Advancing Proteomics

The human genome contains perhaps some 75,000 genes, but owing to post-translational modification and fragmentation of the encoded proteins, the human proteome likely contains many times that number of proteins. Protein microarrays would help scientists parse out the intricate relationships between so many targets, but these tools have heretofore been difficult to produce. Whereas DNA is a robust molecule, easy to amplify and spot onto slides, proteins are difficult to manufacture in quantity, a

Scott Veggeberg
Jan 6, 2002
The human genome contains perhaps some 75,000 genes, but owing to post-translational modification and fragmentation of the encoded proteins, the human proteome likely contains many times that number of proteins. Protein microarrays would help scientists parse out the intricate relationships between so many targets, but these tools have heretofore been difficult to produce.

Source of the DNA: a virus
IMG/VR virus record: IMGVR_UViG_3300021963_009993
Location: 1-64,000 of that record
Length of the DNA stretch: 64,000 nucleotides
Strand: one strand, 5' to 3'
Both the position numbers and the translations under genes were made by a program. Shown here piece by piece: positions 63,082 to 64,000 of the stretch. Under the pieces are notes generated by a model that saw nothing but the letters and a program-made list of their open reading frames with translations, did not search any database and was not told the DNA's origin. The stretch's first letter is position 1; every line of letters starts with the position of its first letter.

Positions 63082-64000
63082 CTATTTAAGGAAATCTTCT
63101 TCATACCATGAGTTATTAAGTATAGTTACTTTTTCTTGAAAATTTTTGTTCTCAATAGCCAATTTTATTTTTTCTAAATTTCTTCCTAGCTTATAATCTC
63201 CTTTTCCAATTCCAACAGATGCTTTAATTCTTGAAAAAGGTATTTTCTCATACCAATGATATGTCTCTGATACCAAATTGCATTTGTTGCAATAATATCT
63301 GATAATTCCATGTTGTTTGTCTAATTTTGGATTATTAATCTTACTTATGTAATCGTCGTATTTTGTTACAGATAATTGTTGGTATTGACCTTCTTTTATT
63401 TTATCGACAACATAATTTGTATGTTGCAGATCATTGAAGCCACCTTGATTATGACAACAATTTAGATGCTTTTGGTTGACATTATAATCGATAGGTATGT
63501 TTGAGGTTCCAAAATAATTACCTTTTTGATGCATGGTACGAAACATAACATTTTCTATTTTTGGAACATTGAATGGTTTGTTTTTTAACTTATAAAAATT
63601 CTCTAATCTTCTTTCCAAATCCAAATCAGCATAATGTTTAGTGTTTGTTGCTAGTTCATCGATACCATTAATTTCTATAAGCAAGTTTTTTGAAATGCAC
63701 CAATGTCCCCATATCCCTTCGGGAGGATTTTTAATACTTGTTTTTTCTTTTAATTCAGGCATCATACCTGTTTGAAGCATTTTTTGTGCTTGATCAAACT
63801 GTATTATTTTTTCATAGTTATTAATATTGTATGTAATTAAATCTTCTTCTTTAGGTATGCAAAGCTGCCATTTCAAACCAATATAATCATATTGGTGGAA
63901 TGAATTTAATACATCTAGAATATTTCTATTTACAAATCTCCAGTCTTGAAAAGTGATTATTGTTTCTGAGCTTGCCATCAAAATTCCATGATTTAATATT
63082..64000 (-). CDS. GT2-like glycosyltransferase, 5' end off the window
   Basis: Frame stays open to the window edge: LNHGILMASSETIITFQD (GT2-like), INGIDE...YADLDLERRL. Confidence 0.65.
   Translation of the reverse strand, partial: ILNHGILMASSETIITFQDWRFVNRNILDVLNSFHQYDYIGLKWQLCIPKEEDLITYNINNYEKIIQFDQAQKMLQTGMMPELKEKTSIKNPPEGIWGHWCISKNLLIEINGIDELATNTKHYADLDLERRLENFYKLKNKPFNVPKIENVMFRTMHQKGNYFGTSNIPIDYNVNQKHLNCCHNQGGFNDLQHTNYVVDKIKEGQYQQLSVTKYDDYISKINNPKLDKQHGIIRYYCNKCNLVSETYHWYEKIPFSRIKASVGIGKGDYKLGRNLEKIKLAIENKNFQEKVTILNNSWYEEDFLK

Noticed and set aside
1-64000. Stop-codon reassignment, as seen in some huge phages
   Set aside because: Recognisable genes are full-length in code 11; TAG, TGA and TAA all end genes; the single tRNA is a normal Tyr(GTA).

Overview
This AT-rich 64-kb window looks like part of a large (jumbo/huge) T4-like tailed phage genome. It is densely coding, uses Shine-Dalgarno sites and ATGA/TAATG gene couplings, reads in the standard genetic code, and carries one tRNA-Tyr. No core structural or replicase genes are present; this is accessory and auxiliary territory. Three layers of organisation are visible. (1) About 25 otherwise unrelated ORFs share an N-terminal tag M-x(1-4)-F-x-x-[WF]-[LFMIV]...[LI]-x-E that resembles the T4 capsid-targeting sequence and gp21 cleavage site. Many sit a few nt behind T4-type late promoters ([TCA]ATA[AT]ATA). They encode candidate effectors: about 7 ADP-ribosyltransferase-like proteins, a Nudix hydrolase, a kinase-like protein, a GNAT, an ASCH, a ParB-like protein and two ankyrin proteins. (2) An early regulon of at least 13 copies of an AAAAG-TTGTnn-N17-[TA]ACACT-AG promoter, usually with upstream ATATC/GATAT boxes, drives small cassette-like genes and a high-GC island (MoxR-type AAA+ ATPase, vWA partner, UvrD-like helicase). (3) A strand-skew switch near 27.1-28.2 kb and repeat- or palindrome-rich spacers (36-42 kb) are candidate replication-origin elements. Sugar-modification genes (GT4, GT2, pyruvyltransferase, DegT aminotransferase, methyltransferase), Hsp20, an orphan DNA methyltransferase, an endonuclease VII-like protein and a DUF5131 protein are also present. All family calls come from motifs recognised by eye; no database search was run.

Whereas DNA is a robust molecule, easy to amplify and spot onto slides, proteins are difficult to manufacture in quantity, and are prone to denaturing when applied to substrates. However, recent breakthroughs in coating techniques and at least one newly introduced product are making protein microarray technology a reality.

In a recent publication, Gavin MacBeath and Stuart L. Schreiber of Harvard University described a promising approach, in which they coated glass slides with bovine serum albumin (BSA).1 Tiny droplets of protein solution were applied by robot and the proteins were anchored to the BSA by cross-reacting...

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